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December 14, 2017
Friday, April 7, 2017

A blow to the freedom of speech

Between last weekend’s surprisingly successful pro-government rally and yesterday’s general strike with ex-president Cristina Fernández de Kirchner being sent to trial in between on rather more serious charges than her previous dollar futures indictment, few people are likely to pay much attention to a minor slander case but the implications of the court ruling are potentially alarming for the freedom of expression. Two members of the Civil Law Appeals Court recently upheld a ruling of judge Patricia Barbieri to fine the satirical magazine Barcelona 70,000 pesos for impugning the honour of Cecilia Pando, that tireless defender of state terrorism. That sum (not much more than the eight minimum wages needed to qualify for the government’s latest housing loan plan) might sound almost trifling but in today’s precarious media universe could be fatal for the publication.

In this case there is a huge temptation to pin the blame on the plaintiff Pando, the source of countless politically incorrect opinions so deeply offensive to the vast majority of Argentine society, yet denying her the right to express herself or even to sue would merely challenge the freedom of speech from a different angle — perversely enough, this would vindicate her critique of the democratic order like nothing else and negate the advances of the last three decades. Yet if Pando has a right to her opinions (for which she has paid a price in the form of public discomfort and the ruin of her husband’s military career), then surely Barcelona should have no less freedom of expression to reject her and everything she represents in their own style — which might be obnoxious to many but then so is Pando’s defence of crimes against humanity in the eyes of far more. Yet the problem is not Pando but the judges who entirely failed to understand that their ruling effectively bans any sarcastic reaction to a defence of dictatorship (which surely cannot be considered as any different to an “apology of crime”). Indeed some lines in the ruling such as “headlines exceeding the limits appropriate to the press” could easily have come from a dictatorship — is it not rather Pando who “exceeds the limits” and crosses the line all the time in offending human rights?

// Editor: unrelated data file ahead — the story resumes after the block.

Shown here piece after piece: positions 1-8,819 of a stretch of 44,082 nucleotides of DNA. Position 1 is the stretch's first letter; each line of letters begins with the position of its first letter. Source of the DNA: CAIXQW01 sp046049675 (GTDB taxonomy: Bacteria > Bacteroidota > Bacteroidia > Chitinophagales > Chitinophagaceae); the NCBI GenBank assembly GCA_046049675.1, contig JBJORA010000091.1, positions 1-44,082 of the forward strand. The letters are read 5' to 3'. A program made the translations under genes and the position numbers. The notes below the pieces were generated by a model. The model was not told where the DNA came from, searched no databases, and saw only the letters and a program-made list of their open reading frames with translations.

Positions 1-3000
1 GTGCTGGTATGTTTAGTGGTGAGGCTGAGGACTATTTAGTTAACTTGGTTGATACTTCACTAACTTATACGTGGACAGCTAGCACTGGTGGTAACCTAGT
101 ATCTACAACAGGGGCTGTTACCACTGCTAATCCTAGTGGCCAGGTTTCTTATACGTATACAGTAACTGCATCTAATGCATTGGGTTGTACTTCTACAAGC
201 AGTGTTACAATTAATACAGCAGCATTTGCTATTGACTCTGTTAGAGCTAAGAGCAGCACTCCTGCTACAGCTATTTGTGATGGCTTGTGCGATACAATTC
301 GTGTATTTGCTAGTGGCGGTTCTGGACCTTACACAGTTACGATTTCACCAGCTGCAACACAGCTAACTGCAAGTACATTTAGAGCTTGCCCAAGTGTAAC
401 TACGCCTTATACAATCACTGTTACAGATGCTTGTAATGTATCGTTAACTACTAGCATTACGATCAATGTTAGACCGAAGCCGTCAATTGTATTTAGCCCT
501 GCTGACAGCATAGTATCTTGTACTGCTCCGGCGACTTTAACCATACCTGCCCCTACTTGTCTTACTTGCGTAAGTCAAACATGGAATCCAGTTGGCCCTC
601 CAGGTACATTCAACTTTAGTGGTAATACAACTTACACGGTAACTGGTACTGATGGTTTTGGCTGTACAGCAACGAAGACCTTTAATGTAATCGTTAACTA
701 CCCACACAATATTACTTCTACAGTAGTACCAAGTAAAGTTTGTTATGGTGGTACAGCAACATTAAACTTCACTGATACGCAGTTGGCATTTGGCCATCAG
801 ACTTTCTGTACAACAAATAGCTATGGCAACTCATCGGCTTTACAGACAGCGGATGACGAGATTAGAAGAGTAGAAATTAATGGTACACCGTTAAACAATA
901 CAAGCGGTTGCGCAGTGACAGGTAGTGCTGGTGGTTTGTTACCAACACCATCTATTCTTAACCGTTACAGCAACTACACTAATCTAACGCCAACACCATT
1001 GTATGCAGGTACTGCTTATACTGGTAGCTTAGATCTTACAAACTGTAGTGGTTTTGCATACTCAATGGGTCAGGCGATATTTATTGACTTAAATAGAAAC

The court ruling explicitly repudiates prior censorship but if its result is to silence Barcelona, in no way can the ensuing pressure for self-censorship be seen as upholding the freedom of opinion in Argentina.

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